Why Writer’s Block is Your Own Fault

Sarah Day
Sarah Day
May 15, 2018 · 4 min read

What is Writer’s Block?

Let’s turn to Maria Konnikova first. She is a contributing writer for the New Yorker who writes about psychology and science. She did a wonderful piece about writer’s block that breaks down the history of the term and ideas on how to beat it. She tells us:

Writer’s block has probably existed since the invention of writing, but the term itself was first introduced into the academic literature in the nineteen-forties, by a psychiatrist named Edmund Bergler.

Bergler came to the conclusion that writers suffering from the inability to write were actually suffering from psychological blockages. He thought that if the psychological issue could be addressed, writer’s block could be cured. A couple of psychologists from Yale, Jerome Singer and Michael Barrios, decided to approach this idea more scientifically a few decades later.

They found that Berger wasn’t wrong. Emotional blockages certainly existed for writers who couldn’t write, but curing the emotional block wasn’t the cure. It seemed to work the other way around. Creativity cured the emotional blocks. Konnikova writes:

Addressing the creative elements alone appeared to translate into an alleviation of the emotional symptoms that were thought to have caused the block in the first place, decreasing anxiety and increasing self-confidence and motivation. Therapy didn’t unblock creativity; creative training worked as a form of therapy.

I’m not a psychologist or any kind of scientist, but I found this to be incredibly interesting because… I talk about not using writer’s block as an excuse to stop writing in 3 Tricks that Help Me Write Faster. I make the point that writing something (I like to write synopses for upcoming chapters) actually makes me feel better emotionally:

Not only does this allow me to continue working on my novel, it removes some anxiety for me. I get to play with ideas without worrying about how good my writing is. I get to move forward in the plot without feeling committed. I get to work instead of staring at a blank page.

But that doesn’t really answer the question: what is writer’s block? Well, here’s what I think.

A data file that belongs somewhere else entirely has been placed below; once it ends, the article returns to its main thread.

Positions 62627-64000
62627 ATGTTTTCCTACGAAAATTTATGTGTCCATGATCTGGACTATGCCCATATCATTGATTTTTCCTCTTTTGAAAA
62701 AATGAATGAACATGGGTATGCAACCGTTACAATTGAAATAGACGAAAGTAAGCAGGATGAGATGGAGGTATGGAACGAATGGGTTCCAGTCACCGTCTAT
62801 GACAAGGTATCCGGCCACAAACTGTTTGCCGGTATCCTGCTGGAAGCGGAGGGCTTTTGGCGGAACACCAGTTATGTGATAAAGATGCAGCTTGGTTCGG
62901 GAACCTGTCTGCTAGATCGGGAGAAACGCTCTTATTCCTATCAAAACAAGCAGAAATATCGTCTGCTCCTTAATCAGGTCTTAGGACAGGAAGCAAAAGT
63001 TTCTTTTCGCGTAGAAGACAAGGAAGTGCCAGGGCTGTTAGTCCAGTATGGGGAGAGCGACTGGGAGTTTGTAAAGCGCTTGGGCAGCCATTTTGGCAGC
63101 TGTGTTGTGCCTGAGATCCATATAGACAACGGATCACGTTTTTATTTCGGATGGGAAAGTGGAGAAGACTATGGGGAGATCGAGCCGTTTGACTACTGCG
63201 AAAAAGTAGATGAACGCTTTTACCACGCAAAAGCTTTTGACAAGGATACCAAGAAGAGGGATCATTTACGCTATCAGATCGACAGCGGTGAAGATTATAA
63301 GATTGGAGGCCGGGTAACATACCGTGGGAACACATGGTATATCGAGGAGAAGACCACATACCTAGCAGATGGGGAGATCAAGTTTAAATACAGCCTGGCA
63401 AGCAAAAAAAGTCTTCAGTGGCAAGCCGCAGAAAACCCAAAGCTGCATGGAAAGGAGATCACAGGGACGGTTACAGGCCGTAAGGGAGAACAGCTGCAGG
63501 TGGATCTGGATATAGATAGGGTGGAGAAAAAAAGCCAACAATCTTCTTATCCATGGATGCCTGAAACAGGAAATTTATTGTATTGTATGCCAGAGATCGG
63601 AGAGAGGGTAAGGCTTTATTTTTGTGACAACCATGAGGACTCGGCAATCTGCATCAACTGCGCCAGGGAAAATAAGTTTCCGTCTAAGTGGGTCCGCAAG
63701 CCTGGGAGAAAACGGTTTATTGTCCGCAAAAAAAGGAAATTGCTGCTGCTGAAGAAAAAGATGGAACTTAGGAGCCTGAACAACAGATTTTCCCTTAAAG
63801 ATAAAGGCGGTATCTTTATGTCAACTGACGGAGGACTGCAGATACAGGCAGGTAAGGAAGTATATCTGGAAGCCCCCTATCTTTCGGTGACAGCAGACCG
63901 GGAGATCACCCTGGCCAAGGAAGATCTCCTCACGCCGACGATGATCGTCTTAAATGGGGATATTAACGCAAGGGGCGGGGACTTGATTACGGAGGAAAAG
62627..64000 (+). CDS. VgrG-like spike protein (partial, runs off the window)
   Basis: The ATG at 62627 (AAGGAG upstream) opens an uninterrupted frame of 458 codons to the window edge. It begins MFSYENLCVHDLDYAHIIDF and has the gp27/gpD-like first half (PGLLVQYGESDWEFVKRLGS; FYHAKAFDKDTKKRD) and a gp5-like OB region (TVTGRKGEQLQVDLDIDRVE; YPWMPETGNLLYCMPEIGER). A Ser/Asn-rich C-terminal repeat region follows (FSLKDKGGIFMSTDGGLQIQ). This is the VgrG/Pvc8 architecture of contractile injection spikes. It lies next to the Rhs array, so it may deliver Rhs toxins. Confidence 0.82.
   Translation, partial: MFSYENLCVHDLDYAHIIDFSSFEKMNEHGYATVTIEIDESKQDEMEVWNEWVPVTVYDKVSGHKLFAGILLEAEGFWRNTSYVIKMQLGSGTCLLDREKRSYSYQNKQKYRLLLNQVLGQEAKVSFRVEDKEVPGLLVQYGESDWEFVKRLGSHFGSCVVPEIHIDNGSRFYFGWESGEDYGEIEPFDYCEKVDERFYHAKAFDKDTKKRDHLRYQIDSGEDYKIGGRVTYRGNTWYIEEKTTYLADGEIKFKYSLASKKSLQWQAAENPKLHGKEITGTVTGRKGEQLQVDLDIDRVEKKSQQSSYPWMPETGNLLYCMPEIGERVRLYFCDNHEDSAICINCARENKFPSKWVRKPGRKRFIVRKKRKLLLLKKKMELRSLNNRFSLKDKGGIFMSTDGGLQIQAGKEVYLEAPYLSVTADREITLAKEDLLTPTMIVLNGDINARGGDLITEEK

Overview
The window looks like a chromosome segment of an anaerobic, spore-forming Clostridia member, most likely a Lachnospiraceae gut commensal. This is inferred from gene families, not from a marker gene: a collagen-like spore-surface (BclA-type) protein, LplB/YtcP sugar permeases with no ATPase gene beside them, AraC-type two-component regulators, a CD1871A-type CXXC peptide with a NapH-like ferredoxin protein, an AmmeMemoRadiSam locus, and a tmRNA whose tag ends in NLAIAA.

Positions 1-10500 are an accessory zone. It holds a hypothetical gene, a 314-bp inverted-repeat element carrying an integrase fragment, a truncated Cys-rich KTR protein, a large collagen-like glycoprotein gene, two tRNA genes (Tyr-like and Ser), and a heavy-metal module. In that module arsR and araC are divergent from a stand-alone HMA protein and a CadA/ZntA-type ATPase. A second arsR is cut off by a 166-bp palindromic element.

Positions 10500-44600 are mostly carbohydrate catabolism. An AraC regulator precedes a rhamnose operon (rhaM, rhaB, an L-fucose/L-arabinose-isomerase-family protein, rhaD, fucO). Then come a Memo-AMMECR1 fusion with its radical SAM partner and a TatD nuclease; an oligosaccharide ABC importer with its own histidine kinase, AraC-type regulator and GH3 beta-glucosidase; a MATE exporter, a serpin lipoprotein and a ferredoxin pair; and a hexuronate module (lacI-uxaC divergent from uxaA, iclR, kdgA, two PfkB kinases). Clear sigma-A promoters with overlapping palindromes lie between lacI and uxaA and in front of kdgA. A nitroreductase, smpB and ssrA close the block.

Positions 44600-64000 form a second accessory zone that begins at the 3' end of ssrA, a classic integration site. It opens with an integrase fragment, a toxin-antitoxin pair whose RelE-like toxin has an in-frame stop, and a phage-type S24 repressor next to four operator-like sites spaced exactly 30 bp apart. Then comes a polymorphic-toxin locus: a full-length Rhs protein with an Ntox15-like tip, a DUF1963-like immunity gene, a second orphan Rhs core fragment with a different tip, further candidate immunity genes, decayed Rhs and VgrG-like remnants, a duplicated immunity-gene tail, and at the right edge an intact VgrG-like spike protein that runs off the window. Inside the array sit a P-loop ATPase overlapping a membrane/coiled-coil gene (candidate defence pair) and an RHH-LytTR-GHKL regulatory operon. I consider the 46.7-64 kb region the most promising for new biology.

Writer’s block is just the staggering feeling of being unable to create. But it’s not really a big deal. If you’re stuck in your writing, you might feel like punching me for saying that. Stay with with me, though. It gets better.

Why Writer’s Block Happens

The reason you have writer’s block is because you are standing in your own way. Whether you’re staring at a blank page or succumbing to Netflix, you have put yourself in the way of your creative process in some way. You are the block.

Writer’s block happens when you don’t write, and it perpetuates with feelings of anxiety, laziness, inadequacy, etc. that build up when you aren’t doing what you love. Your brain is fooling itself, though. You aren’t inadequate, you aren’t lazy, you aren’t unimaginative.

When you give into the feeling of being unable to write for whatever reason, you prolong your block. The cure is to give into the creative process instead.

How to Overcome Writer’s Block

When it comes to curing writer’s block, I often think of Annie Dillard whose prose has an incredible, sometimes overwhelming, flow to it. In the Pilgrim at Tinker Creek, she writes:

Michael Goldman wrote in a poem, “When the Muse comes She doesn’t tell you to write;/ She says get up for a minute, I’ve something to show you, stand here.” What made me look up at that roadside tree?

If you’re suffering from writer’s block, I would say to you: stop trying for a minute. Step away from your computer and go observe, read a book, or take a walk. Take the time to let inspiration happen. Because if it’s not happening on your blank page, it’s probably going to happen elsewhere.

But don’t get distracted. Don’t procrastinate. Take the time to get inspired but commit to putting words on the page as well. The creative process might seem airy, but having the discipline to write is essential to curing writer’s block. You have to sit down and do it every single day.

That doesn’t mean you have to be good every single day. It just means you need to show up. Even if you’re just writing nonsense for a few paragraphs, even if you’re just writing a blog post, even if you’re just writing a few lines in a journal–write something down. By writing every day, you will make the act of writing easier, and you will experience writer’s block less.

Sarah Day

Written by

Sarah Day

Freelancer on a mission to use writing powers for good.

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